The US and China have made a rare joint statement to work together on climate change, which the Chinese special envoy described after the UN COP26 summit on Wednesday as an “existential crisis” but did not move to the country’s goals not.
China’s Xie Zhenhua said climate change was becoming increasingly urgent and serious. By working together, the world’s largest economies – and the biggest polluters – will “bring more benefit to our two people”.
The US and China have said they will continue beyond COP26 to discuss concrete and pragmatic actions in the 2020s to reduce emissions.
“Our two teams reached an agreement this afternoon on a joint statement,” he said in a press briefing that took place before a separate event by his American counterpart, John Kerry.
Kerry said the two countries “worked in good faith and found common ground” with a shared interest in success at COP26.
US President Joe Biden only last week criticized Chinese and Russian leaders for failing to attend UN climate talks in Glasgow.
Kerry said the US and China have their differences, but cooperation is the “only way to get the job done”. Climate change was not discretionary and was rooted in science, he noted.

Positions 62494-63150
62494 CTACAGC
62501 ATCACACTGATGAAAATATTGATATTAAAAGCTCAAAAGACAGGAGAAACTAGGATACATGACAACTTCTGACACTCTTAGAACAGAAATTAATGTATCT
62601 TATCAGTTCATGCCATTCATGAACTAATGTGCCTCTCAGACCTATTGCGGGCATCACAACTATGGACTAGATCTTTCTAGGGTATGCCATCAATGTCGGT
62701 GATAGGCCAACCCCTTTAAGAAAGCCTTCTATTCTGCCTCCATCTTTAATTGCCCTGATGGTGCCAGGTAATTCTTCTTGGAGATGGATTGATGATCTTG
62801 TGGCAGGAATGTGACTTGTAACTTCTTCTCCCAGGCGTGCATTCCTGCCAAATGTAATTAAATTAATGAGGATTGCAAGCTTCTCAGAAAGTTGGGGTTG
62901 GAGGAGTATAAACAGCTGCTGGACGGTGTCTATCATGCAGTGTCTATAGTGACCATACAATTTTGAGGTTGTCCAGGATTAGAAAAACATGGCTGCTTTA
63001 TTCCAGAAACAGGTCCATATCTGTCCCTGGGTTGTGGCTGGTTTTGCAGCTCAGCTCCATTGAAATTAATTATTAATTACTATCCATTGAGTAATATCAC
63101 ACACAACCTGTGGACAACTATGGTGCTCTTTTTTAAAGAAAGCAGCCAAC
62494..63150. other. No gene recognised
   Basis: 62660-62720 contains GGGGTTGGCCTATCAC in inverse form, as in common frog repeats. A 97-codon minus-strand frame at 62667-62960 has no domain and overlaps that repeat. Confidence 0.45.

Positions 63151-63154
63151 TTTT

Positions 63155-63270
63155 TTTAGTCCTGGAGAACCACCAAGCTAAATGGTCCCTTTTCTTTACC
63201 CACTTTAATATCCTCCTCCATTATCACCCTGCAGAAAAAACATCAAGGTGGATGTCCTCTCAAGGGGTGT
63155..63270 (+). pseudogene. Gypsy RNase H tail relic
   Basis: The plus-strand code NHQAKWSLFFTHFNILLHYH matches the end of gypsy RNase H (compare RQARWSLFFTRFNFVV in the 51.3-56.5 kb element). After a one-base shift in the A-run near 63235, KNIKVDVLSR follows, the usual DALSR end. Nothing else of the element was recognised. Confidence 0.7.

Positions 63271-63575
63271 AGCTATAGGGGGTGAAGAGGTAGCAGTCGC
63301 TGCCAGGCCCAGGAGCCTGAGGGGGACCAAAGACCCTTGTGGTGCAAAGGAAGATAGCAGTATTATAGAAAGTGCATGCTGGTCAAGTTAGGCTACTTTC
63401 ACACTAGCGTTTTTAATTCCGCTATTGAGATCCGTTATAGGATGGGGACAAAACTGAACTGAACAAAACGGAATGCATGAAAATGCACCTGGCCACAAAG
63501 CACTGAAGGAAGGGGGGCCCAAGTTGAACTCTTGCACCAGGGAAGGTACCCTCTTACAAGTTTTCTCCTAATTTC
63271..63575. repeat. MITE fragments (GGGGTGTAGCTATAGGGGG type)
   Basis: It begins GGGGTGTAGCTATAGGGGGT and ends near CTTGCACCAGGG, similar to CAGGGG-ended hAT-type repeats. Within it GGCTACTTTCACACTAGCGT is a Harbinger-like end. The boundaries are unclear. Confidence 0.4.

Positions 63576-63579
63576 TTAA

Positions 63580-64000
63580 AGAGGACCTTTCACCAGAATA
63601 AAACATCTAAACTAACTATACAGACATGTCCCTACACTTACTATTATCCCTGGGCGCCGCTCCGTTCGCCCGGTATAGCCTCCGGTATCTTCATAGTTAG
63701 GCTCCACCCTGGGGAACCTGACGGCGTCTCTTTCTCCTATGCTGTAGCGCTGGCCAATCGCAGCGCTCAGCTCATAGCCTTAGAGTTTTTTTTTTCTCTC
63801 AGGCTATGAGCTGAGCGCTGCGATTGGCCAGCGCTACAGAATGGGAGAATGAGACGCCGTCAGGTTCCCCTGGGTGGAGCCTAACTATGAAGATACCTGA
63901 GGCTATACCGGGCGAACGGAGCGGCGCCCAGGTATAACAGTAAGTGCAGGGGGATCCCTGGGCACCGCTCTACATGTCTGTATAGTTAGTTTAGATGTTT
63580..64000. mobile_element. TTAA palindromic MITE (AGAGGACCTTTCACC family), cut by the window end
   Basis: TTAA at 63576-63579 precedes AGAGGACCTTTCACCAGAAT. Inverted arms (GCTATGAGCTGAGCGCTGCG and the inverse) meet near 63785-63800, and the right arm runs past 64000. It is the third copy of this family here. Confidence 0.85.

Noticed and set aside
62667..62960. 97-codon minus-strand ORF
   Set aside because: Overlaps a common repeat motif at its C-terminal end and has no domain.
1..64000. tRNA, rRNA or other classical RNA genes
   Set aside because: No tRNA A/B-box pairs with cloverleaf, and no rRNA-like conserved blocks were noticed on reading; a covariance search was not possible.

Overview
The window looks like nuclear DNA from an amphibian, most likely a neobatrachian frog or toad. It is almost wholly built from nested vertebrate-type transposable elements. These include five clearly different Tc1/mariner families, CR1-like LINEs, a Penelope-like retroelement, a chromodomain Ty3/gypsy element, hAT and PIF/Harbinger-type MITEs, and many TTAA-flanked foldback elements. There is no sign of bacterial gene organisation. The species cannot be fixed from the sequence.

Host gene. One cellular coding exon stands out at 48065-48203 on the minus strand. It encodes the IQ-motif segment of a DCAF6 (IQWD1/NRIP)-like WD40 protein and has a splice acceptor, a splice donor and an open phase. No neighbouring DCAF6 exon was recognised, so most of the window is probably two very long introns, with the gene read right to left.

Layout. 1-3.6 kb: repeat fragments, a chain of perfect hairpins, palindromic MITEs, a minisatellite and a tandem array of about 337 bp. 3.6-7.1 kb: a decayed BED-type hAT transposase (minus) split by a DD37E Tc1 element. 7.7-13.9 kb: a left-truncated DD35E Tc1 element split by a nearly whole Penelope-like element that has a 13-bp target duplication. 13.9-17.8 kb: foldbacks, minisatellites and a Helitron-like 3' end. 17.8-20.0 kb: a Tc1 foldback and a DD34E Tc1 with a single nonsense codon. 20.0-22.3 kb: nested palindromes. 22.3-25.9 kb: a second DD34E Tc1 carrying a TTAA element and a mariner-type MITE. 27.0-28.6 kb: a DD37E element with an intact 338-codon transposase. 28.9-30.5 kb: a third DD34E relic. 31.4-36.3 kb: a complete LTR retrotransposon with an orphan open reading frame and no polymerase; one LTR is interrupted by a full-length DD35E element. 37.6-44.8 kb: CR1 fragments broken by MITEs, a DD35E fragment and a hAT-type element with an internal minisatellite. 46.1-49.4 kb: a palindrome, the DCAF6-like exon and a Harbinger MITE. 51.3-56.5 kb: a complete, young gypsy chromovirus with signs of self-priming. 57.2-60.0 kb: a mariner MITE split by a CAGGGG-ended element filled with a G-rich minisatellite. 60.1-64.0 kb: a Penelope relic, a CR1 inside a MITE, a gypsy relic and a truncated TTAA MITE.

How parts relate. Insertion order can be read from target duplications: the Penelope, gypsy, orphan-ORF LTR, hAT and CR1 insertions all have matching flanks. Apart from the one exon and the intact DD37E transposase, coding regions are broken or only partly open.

The countries were also negotiating a virtual summit to be held between Biden and Chinese President Xi Jinping, Kerry said.
“We need to think big and be responsible,” Xie said earlier, also emphasizing that cooperation on climate change is the only choice.
The two countries said they intend to develop their respective long-term strategies aimed at net zero greenhouse gas emissions and carbon neutrality.
Kerry said he believes China “may have reached a peak” in its emissions, and he hopes it will try to accelerate it, ahead of its target.
China has committed itself to peaking emissions and then declining by 2030, with a goal of achieving carbon neutrality by 2060.
Kerry said the agreement included “the phasing out of undiminished coal in this decade as soon as possible”.
Xie said a “consensus” had been reached on a series of critical issues surrounding the Paris Climate Agreement to limit the rise in temperatures to below 2C and ideally 1.5C.
These included national land targets, the so-called Paris Framework, and rich countries’ climate finance for developing countries. Both sides will “work together with other parties to ensure successful COP26”.
They also intended to “maximize international investment and financing to support the transition from carbon-intensive fossil fuel-based energy to green, low-carbon and renewable energy in developing countries.”
This included building a global carbon market.
However, China intended to develop its own national plan for methane, the powerful heating gas.
The US and EU last week promised to reduce methane emissions by 30 percent by 2030 from 2020 levels, while China refused to accede to the treaty.
China and the US will also each implement to phase out the production and consumption of hydrofluorocarbons.
On deforestation, both sides have simply committed themselves to “strengthening goals” in this area.
UN Secretary-General António Guterres welcomed the agreement, saying “tackling the climate crisis requires international cooperation and solidarity, and this is an important step in the right direction”.
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